19569-65599-1-SM - Saudi Medical Journal

Relationship between non-verbal gesture and speech in Saudi who stutter
Abdulaziz Almudhi
Department of Rehabilitation, College of Applied Medical Sciences, King Saud University,
Riyadh-11433, PO Box-10219, Saudi Arabia.
Corresponding author
Name: Dr. Abdulaziz Almudhi,
Designation: Assistant Professor,
Email id: [email protected]
Objective: Non-Verbal gesture is a tool used in people who stutter to decrease the severity
of stuttering; also, means for listeners to understand the meaning of words that is
attributed to help in conveying ideas, codifying words and grammatical devices with
meanings. The aim of the present study was to perform the non-verbal gesture in
developmental stuttering with Saudi subjects.
Participants and methods: In this cross-sectional study, 20 subjects were selected and
among them 10 were using SHS approach and 10 were controls.
Results: The results of this study confirm the improvement of non-verbal gesture in the SHS
subjects only in the 15 sessions and from 16-20 sessions, there was no improvement.
Conclusion: The current results confirm the non-verbal gesture tool can be implemented in
the stutter subjects in the Saudi population.
Keywords: Non-verbal gestures, stuttering, Saudi therapy.
Non-verbal gesture aids listeners to understand the meaning of words that is attributed to
help in conveying ideas, meaning, codifying words and grammatical device1. During
embryonic stages human communication skills develops, with recent literature emphasizing
the importance of non-verbal communication skills (ex: gestures), versus verbal
communication skills (ex: language)2. Guitar et al3 ] has identified as start bilabial gestures as
people who stutters with the abnormal lip muscle activity. However, the non-stuttering
speakers were consistently found to be activate depressor anguli oris muscles prior to
depressor labii inferioris for bilabial consonantal gesture while those who stuttered
frequently reversed the sequence. Non-verbal gesture may serve the multiple functions
such as facial expression, which plays a major role in the effective experience by modulating
vascular blood flow4. However, the understanding of information depends upon whether
the non-verbal gesture and speech convey the same information. Although this process is
faster, it may generate a few errors5, 6. However, poor oral motor control may constrain
early speech production, cognitive and linguistic skills may act as catalysts to affect the rate
of speech development7. The relation between non-verbal gesture and speech therapy has
been documented8. The presence of the non-verbal gesture can help in the elimination of
speech ambiguity9. This means that non-verbal gesture not only helps eliminate ambiguity
but the non-verbal gesture also has meaning10. According to Capone et al11, non-verbal
gestures can do more than that and aid in supporting the performance of more complex
activities such as language comprehension. There are no studies have been implemented in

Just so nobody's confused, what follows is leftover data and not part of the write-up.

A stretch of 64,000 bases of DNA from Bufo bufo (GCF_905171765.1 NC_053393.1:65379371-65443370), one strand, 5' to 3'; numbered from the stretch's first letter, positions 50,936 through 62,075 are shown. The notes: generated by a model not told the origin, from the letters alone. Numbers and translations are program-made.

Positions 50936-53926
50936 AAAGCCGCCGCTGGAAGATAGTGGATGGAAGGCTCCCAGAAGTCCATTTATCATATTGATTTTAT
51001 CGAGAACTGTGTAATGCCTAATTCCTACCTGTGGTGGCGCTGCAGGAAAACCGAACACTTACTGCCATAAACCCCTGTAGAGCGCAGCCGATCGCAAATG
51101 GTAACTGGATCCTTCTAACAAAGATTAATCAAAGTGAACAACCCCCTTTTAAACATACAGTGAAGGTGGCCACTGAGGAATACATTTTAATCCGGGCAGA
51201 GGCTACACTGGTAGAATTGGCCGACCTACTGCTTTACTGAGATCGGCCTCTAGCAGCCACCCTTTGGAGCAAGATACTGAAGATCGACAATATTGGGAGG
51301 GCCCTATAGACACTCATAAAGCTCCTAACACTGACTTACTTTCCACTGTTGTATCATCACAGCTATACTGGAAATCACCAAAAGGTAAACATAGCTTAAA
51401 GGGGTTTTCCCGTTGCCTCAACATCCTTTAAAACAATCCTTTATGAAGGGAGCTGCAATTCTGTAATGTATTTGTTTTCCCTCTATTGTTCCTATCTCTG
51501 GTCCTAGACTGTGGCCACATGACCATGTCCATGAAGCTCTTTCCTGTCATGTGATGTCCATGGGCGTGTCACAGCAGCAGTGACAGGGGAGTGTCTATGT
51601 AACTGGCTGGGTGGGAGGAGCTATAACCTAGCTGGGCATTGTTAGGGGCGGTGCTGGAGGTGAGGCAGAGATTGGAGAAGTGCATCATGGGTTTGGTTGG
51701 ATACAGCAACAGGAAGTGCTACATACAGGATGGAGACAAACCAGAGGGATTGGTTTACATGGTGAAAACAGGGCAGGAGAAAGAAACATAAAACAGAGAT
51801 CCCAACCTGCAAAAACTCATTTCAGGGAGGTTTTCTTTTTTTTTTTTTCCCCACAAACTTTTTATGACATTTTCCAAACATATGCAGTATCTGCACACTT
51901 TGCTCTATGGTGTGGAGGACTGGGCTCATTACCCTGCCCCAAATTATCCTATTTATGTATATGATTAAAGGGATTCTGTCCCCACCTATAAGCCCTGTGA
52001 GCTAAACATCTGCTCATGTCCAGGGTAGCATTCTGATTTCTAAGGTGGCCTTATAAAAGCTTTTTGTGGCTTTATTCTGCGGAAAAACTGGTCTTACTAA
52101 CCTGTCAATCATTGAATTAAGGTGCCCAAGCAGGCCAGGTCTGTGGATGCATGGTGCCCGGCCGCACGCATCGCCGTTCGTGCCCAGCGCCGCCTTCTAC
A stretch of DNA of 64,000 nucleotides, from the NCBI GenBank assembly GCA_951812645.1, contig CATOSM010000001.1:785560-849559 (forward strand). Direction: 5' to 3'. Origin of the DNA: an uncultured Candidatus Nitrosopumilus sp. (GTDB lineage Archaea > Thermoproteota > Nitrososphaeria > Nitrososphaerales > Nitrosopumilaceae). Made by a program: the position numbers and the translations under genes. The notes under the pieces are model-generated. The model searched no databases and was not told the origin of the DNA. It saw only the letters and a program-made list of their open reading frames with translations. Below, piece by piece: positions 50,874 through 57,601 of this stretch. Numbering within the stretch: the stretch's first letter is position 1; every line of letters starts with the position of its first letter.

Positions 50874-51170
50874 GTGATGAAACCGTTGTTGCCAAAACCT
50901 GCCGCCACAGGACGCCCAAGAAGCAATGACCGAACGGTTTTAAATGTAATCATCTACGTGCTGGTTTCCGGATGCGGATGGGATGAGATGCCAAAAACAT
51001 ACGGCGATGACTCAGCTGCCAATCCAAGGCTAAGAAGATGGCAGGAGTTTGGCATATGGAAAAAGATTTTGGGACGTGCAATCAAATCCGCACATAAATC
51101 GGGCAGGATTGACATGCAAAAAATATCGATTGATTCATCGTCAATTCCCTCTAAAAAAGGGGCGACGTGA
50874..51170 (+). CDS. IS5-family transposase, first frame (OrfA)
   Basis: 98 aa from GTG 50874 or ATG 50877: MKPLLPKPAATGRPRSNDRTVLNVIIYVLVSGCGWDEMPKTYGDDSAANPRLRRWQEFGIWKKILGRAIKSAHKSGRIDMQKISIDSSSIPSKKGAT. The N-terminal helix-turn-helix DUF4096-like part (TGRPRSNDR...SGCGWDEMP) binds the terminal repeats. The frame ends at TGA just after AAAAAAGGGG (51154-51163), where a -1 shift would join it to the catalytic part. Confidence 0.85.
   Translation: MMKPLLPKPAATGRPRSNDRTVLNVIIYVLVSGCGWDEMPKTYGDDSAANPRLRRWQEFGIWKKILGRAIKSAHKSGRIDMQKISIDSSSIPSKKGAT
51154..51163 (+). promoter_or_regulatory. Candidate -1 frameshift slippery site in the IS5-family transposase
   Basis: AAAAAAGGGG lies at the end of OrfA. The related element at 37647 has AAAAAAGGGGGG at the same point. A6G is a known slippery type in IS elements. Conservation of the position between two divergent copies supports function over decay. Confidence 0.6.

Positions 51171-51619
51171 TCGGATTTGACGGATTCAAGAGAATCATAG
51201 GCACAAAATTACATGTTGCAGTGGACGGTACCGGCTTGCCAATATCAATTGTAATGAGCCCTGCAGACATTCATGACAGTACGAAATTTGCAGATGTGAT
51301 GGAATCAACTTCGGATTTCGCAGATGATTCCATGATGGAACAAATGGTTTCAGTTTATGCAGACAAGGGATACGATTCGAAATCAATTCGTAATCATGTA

the Saudi population and the aim of the present study was to perform the non-verbal
gesture in developmental stuttering with Saudi subjects.
Materials and methods
Ethical approval. The ethical approval was granted from College of Applied Medical Sciences
from King Saud University (CAMS 018-37/38).
Subjects. This is a pilot study recruited the clients from College of Applied Medical Sciences,
King Saud University, capital city of Saudi Arabia between January 2016 to May 2016 in the
hospital premises. In this study, 10 speech-hand synchronization (SHS) subjects and 10
control subjects were recruited to implement this study. SHS subjects were selected based
on the inclusion criteria as described in the prior publication 8. The selected participants for
SHS group (n=10) carried out the treatment sessions for 50 minutes per session for 10
weeks (2 sessions/week) described in Table 1. The participants were treated in a clinic
environment on a one-to-one basis with a clinician (2 sessions per week in the first 6 weeks
and one session per week thereafter). Each participant undergoes 50 minutes per session
for 16 sessions/times, including increasing fluent speech by adopting and applying gestures
(example; HM synchronized with PS). The control subjects (n=10) were recruited from
general population without stuttering. All the Saudi nationality subjects were included to
perform this pilot study.
In this study, 10 SHS clients and 10 random matching controls were included. Each client has
to go with 20 sessions performed by the speech therapist using speech hand and
synchronization approach. The 20 sessions are divided into the following pattern. First 2
sessions are designed as sound session for 5 seconds. Third and fourth sessions are designed
as nonsense word for 5 seconds, fifth and sixth sessions were divided as 1 syllabic words per
5 seconds. In 6th and 7th sessions, 8 seconds were used for 2 syllabic words. Between 9-11
sessions, 9 seconds.
Table 1: List of sessions performed in SHS clients in this study.
Session Sound/Syllable
Using hand
1 Sound
5 sec
1 Sound
5 sec
None sense word
5 sec
None sense word
5 sec
1 Syllabic word
5 sec
1 Syllabic word
5 sec
2 Syllabic word
8 sec
2 Syllabic word
8 sec
3 Syllabic word
9 sec
3 Syllabic word
9 sec
3 Syllabic word
9 sec
2 words (Max 6 syllables)
1 syllable= 2 sec
2 words (Max 6 syllables)
1 syllable= 2 sec
3 words (Max 9 syllables)
1 syllable= 2 sec
3 words (Max 9 syllables)
1 syllable= 2 sec
3 words (Max 9 syllables)
1 syllable= 2 sec
1 syllable= 2 sec
1 syllable= 2 sec
1 syllable= 1 sec
1 syllable= 1 sec
were used for 2 syllabic words. In 12th and 13th sessions, 2 words were used with maximum
6 syllables and each syllable is used for 2 seconds and with the same pattern were used in